Justin Tucker, LHBC Worship Pastor

Luke 9:23-27

23 Then he said to them all, “If anyone wants to follow after me, let him deny himself, take up his cross daily, and follow me. 24 For whoever wants to save his life will lose it, but whoever loses his life because of me will save it. 25 For what does it benefit someone if he gains the whole world, and yet loses or forfeits himself? 26 For whoever is ashamed of me and my words, the Son of Man will be ashamed of him when he comes in his glory and that of the Father and the holy angels. 27 Truly I tell you, there are some standing here who will not taste death until they see the kingdom of God.”

Costly grace is the gospel which must be sought again and again and again, the gift which must be asked for, the door at which a man must knock. Such grace is costly because it calls us to follow, and it is grace because it calls us to follow Jesus Christ. It is costly because it costs a man his life, and it is grace because it gives a man the only true life. It is costly because it condemns sin, and grace because it justifies the sinner. Above all, it is costly because it cost God the life of his Son: “ye were bought at a price,” and what has cost God much cannot be cheap for us. Above all, it is grace because God did not reckon his Son too dear a price to pay for our life, but delivered him up for us. Costly grace is the Incarnation of God.

Costly grace is the sanctuary of God; it has to be protected from the world, and not thrown to the dogs. It is therefore the living word, the Word of God, which he speaks as it pleases him. Costly grace confronts us as a gracious call to follow Jesus. It comes as a word of forgiveness to the broken spirit and the contrite heart. Grace is costly because it compels a man to submit to the yoke of Christ and follow him; it is grace because Jesus says: “My yoke is easy and my burden is light.”

Dietrich Bonhoeffer, The Cost of Discipleship

Dietrich Bonhoeffer was an anti-Nazi theologian and pastor during World War II. His book The Cost of Discipleship is one of the hardest and rewarding books that I have ever read. Bonhoeffer was born in 1906 in Germany and began his journey in church leadership during the rise of the Nazi regime. After obtaining his doctorate in theology and working in churches abroad, Bonhoeffer became a priest and lecturer in Berlin at the age of twenty-five.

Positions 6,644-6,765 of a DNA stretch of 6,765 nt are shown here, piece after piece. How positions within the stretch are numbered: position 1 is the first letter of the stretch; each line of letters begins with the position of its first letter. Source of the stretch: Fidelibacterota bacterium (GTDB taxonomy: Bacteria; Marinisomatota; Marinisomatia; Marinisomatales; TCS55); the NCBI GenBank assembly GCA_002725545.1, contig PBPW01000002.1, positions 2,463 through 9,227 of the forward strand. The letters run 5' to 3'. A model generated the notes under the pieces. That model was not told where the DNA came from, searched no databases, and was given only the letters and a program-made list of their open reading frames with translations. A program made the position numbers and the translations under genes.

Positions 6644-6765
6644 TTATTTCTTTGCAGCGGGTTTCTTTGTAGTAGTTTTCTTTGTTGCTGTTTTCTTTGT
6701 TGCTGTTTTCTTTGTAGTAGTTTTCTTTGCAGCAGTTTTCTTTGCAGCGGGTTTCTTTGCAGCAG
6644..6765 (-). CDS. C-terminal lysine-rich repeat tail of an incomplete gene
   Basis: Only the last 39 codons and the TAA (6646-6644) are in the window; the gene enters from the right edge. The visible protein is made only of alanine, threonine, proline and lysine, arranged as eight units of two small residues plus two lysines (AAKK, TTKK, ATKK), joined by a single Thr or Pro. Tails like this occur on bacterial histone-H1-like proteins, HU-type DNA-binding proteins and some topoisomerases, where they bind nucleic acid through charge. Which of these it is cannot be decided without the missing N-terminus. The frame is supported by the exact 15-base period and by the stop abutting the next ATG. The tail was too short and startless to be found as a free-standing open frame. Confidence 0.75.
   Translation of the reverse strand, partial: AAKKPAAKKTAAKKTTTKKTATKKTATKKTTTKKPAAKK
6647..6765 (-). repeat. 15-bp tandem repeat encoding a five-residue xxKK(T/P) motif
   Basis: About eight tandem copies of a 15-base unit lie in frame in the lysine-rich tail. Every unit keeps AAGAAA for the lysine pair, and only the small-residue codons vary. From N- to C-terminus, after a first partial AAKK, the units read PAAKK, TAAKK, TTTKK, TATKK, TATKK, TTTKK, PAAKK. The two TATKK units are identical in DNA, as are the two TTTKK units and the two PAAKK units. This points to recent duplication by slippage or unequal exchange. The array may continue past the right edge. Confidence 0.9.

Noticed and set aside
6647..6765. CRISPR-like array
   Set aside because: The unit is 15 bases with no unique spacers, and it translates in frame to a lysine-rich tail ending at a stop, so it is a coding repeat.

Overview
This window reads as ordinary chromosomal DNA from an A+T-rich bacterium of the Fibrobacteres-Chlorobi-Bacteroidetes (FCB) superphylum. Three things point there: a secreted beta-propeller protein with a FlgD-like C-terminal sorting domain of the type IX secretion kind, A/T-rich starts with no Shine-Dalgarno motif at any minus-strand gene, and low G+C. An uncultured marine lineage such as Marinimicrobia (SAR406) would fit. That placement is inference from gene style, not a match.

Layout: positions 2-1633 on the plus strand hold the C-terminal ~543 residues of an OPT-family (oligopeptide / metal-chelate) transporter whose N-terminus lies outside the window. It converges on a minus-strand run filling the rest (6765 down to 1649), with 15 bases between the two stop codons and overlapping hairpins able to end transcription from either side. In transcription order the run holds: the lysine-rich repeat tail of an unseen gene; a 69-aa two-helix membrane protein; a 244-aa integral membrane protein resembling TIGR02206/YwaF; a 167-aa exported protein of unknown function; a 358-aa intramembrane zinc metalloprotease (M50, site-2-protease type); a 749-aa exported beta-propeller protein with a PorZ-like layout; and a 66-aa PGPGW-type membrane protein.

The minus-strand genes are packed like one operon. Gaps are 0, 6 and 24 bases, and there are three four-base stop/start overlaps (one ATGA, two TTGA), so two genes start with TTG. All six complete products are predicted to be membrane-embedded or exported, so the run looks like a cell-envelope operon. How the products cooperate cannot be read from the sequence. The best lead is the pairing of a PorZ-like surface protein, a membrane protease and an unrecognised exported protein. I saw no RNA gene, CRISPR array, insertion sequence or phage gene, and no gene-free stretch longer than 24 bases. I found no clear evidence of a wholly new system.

Hitler’s rise to power two years later marked a turning point in Bonhoeffer’s life. Despite the cost, Bonhoeffer continued to speak out against the Hitler. Frustrated by the unwillingness of church leaders to oppose Hitler’s anti-Semitism, Bonhoeffer created the Confessing Church. He was eventually censored by the Reich and not allowed to teach and preach publicly. The church that he had helped start even began to silence him due to fear of backlash from the Nazi government. Having lost his church, Bonhoeffer briefly sought asylum in the United States but later returned to Germany because he felt that he couldn’t abandon his country when they needed the truth of the Gospel.

Ultimately, Bonhoeffer was arrested for his involvement in helping Jews flee the country. Still, he continued to teach with the help of guards who smuggled out his writing, until he was transferred to a concentration camp where he was sentenced to death. He was hanged in April 1945, just one month before Germany surrendered and the concentration camp he was in was liberated.

Dietrich Bonhoeffer’s story is a beautiful depiction of what Jesus was talking about in Luke 9. In his obedience to the charge of taking up his cross daily and following Jesus, Bonhoeffer lived a life for the sake of Jesus and not for himself. He gladly took on the burden of shame and reproach that the world would heap on him. He was silenced by the government and then his own church. He was arrested for helping others escape the Nazi regime and was then ultimately lost his life. Following Jesus doesn’t just mean that we will fill a seat on Sunday or listen to Christian radio, but it is a challenge to have our entire existence determined by and patterned after the life of Jesus. We have to be willing to give up our lives in obedience to Christ in the present to experience the future gain of living in Glory with Jesus for all eternity. To do this we have to realize that what is gained in Christ far outweighs what is lost for Christ. So how do we do that in practicality? When the world hates us…we love them. When the world ridicules  us…we pray for them. When we see something wrong happening…we address it in a spirit of love and humility. We have to respond in the way that the world doesn’t expect us to respond. We respond in compassion. We respond full of grace and seasoned with salt. Grace came at a high cost to God, it cost Jesus’ life. Grace still remains at a high cost to us, it costs us our lives to live like Jesus.


Father, as I follow Jesus daily, help me to be more like Him. Help me to decrease and Him to increase. Pour Your Spirit out upon me and fill me with wisdom and discernment. Help me to see people as you see them. Teach me to put aside the things of this world today and to live for the eternal things that come. Thank you for loving me and paying such a tremendous cost for me. Guide and direct me to be more like Christ. In Jesus’ name, I ask all these things. Amen.


1 Corinthians 15:56-57-56 

The sting of death is sin, and the power of sin is the law. 57 But thanks be to God, who gives us the victory through our Lord Jesus Christ.